Many women think of the winter as the time to start preparing for swimsuit season in the coming summer, but should looking good in swimwear be the main goal of a new fitness routine? Instead of focusing on looking better in a swimsuit this year, try making a few significant changes that improve your overall health, not just the way you look. In time, making these positive changes will have an undeniably positive effect on your overall health and wellness.
Choosing Wellness Over Aesthetics
Everyone faces tremendous social pressure to look as good as possible. Modern marketing leans toward showcasing models with “aspirational” body types, the type that usually demand hyper-dedicated focus to nutrition and exercise. The average person cannot commit hours each day to looking as good as possible, so focusing health and exercise goals around aesthetics is ultimately self-defeating. However, a few small but important lifestyle changes can have tremendous results that lead to looking and feeling great.
Overcoming Social Pressures For Swimsuit Season
Advertisements constantly bombard the average American from all directions. It can be difficult for some people to recognize unrealistic beauty standards, and overcoming social pressure to look as good as possible can be significantly more challenging for some women than for others. Whenever you decide to make better decisions for yourself, you should aim to improve yourself, not just to earn the admiration of others.
While role models and fitness ambitions can be good motivational tools, they may also lead to self-esteem issues. Avoid trying to model your looks around those of celebrities or fitness models who likely have expensive dietary counselors and personal trainers to help them stay in picture-perfect shape. Instead, look for personal motivations that are meaningful to you, such as being able to keep up with your kids while you chase them around the beach this summer.
Avoiding Unhealthy Fat-Burning Gimmicks And Fad Diets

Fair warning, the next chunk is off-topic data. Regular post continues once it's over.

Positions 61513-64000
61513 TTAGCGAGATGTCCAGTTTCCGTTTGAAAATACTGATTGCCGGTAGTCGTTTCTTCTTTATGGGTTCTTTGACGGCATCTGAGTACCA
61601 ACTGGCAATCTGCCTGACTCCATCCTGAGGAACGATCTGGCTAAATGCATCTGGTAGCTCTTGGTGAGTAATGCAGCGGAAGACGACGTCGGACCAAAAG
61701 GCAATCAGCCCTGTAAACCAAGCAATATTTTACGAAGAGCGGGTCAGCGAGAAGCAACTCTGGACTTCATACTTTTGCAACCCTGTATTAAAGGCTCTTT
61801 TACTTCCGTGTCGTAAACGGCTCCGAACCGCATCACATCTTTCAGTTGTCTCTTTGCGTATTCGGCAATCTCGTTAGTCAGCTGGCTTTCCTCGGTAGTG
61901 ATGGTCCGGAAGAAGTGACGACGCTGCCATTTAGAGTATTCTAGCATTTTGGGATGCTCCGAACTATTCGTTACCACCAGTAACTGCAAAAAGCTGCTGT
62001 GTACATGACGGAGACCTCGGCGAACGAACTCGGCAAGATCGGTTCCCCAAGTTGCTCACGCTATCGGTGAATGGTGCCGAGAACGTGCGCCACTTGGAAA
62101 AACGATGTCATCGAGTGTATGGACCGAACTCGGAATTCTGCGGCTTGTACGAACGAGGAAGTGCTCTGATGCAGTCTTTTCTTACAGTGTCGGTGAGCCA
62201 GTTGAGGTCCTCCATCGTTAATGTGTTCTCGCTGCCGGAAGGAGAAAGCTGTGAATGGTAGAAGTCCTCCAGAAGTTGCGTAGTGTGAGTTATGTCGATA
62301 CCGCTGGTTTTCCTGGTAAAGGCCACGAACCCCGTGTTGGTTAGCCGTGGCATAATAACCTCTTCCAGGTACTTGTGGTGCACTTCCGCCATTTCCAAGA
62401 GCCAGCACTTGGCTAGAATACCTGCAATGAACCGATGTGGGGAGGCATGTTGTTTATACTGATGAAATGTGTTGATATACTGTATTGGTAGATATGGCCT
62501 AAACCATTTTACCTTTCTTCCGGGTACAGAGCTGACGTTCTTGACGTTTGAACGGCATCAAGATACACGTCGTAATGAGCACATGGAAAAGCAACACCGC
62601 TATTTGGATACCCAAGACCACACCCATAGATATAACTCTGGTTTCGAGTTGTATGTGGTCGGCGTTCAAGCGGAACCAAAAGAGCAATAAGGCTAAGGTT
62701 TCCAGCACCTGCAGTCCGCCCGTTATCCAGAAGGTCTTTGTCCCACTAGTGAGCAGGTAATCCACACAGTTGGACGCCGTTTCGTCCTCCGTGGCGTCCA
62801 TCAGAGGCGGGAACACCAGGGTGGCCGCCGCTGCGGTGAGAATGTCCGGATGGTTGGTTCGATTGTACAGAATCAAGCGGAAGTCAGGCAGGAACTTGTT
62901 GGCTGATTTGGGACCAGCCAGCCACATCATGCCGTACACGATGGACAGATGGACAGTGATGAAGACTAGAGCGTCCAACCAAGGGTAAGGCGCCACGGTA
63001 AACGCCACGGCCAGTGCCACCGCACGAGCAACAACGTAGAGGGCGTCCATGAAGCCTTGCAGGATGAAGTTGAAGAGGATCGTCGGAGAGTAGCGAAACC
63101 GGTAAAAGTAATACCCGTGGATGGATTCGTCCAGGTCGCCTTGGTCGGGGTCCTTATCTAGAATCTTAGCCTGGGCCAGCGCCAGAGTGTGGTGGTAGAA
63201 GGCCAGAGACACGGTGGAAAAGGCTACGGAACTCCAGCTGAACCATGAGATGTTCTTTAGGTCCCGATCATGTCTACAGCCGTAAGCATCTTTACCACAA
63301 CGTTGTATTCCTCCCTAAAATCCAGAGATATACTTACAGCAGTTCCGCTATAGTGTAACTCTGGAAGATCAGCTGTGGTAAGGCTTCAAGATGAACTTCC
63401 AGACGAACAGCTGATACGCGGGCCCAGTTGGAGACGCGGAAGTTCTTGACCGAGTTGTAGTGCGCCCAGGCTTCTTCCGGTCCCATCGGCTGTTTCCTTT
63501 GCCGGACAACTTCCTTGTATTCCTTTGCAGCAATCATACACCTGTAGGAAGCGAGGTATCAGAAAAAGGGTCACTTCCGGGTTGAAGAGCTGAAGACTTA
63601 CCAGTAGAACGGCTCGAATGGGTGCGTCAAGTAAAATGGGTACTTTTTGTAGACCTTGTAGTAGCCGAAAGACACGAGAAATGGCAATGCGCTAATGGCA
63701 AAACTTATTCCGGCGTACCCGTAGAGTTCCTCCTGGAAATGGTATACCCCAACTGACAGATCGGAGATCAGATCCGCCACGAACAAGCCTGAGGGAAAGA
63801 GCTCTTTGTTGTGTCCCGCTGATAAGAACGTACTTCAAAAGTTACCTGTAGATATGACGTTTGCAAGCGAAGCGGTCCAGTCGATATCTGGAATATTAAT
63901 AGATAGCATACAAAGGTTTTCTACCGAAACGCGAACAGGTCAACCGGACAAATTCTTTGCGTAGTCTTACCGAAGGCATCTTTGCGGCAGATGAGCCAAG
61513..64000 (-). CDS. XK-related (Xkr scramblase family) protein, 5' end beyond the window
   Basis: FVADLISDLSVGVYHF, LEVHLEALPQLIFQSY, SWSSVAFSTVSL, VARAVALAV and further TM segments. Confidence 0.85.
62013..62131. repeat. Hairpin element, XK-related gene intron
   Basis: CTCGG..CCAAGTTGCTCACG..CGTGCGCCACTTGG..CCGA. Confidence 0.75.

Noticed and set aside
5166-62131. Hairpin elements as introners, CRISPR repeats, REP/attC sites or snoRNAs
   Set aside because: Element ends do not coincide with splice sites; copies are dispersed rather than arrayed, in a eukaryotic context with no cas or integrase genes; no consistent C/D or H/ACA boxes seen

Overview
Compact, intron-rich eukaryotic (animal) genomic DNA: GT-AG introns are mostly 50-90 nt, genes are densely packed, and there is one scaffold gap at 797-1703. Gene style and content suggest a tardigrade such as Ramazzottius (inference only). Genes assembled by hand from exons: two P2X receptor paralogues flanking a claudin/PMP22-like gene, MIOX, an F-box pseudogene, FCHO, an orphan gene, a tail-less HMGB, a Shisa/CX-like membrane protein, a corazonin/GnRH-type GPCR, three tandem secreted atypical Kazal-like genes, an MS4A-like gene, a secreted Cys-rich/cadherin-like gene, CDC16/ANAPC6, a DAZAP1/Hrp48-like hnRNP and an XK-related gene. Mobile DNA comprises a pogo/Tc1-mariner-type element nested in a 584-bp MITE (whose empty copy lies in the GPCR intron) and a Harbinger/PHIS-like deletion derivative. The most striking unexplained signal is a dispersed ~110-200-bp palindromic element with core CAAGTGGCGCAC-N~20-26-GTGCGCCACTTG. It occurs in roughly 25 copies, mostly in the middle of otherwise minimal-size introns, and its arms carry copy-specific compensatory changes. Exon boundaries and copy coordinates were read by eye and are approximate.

There have been countless fad diets to come and go throughout the years. There are also thousands of supplements on the market that proclaim to boost your metabolism and burn fat with minimal effort. Be wary of these fads and gimmicks. While some fast fat-burning methods may offer seemingly good results in a short window of time, these methods are rarely healthy and more often than not cause more problems than they solve.
Despite the dangers of some trendy diets, others have gained traction due to their objective health benefits and consistent results. For example, the ketogenic diet (also called the “meat and greens” diet or keto diet) essentially requires avoiding carbohydrates and sugars and eating a diet high in animal proteins and leafy vegetables. The keto diet places the body into ketosis*, or the state of burning fat stores for energy instead of deriving it from ingested carbohydrates. This is just one example of a popular diet that is actually worth investigating, and it is flexible enough to meet various dietary restrictions like food allergies or gluten sensitivity.
Balanced Nutrition Is Crucial For Weight Loss
Exercise is a crucial component of any weight loss plan, but nutrition is even more important. Proper nutrition helps the body function better overall. Many Americans do not get the recommended amounts of essential vitamins and minerals from their daily diet, and no amount of exercise can replace these deficits. Vitamin deficiency can lead to increased susceptibility to muscle overextension or soft tissue injuries.
Cultivate Better Eating Habits